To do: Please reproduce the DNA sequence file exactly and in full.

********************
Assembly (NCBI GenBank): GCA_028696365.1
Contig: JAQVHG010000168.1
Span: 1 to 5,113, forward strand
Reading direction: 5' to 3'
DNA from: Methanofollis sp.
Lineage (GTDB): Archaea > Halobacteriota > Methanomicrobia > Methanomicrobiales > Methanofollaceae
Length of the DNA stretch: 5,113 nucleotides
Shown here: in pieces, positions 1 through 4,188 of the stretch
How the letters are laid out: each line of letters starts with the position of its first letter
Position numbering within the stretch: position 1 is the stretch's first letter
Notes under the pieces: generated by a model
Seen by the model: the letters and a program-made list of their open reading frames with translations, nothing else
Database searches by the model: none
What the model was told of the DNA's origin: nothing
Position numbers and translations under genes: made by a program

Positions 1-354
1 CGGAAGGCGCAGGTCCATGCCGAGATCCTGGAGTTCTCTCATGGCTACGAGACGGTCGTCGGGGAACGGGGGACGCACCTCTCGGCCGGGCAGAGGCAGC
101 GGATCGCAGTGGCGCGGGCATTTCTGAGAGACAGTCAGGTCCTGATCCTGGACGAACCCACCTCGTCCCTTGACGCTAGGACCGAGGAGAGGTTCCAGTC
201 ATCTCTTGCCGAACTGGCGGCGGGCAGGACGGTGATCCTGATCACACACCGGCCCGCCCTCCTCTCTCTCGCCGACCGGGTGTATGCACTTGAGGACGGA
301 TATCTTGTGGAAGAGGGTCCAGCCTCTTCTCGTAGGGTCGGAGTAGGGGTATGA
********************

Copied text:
Assembly (NCBI GenBank): GCA_028696365.1
Contig: JAQVHG010000168.1
Span: 1 to 5,113, forward strand
Reading direction: 5' to 3'
DNA from: Methanofollis sp.
Lineage (GTDB): Archaea > Halobacteriota > Methanomicrobia > Methanomicrobiales > Methanofollaceae
Length of the DNA stretch: 5,113 nucleotides
Shown here: in pieces, positions 1 through 4,188 of the stretch
How the letters are laid out: each line of letters starts with the position of its first letter
Position numbering within the stretch: position 1 is the stretch's first letter
Notes under the pieces: generated by a model
Seen by the model: the letters and a program-made list of their open reading frames with translations, nothing else
Database searches by the model: none
What the model was told of the DNA's origin: nothing
Position numbers and translations under genes: made by a program

Positions 1-354
1 CGGAAGGCGCAGGTCCATGCCGAGATCCTGGAGTTCTCTCATGGCTACGAGACGGTCGTCGGGGAACGGGGGACGCACCTCTCGGCCGGGCAGAGGCAGC
101 GGATCGCAGTGGCGCGGGCATTTCTGAGAGACAGTCAGGTCCTGATCCTGGACGAACCCACCTCGTCCCTTGACGCTAGGACCGAGGAGAGGTTCCAGTC
201 ATCTCTTGCCGAACTGGCGGCGGGCAGGACGGTGATCCTGATCACACACCGGCCCGCCCTCCTCTCTCTCGCCGACCGGGTGTATGCACTTGAGGACGGA
301 TATCTTGTGGAAGAGGGTCCAGCCTCTTCTCGTAGGGTCGGAGTAGGGGTATGA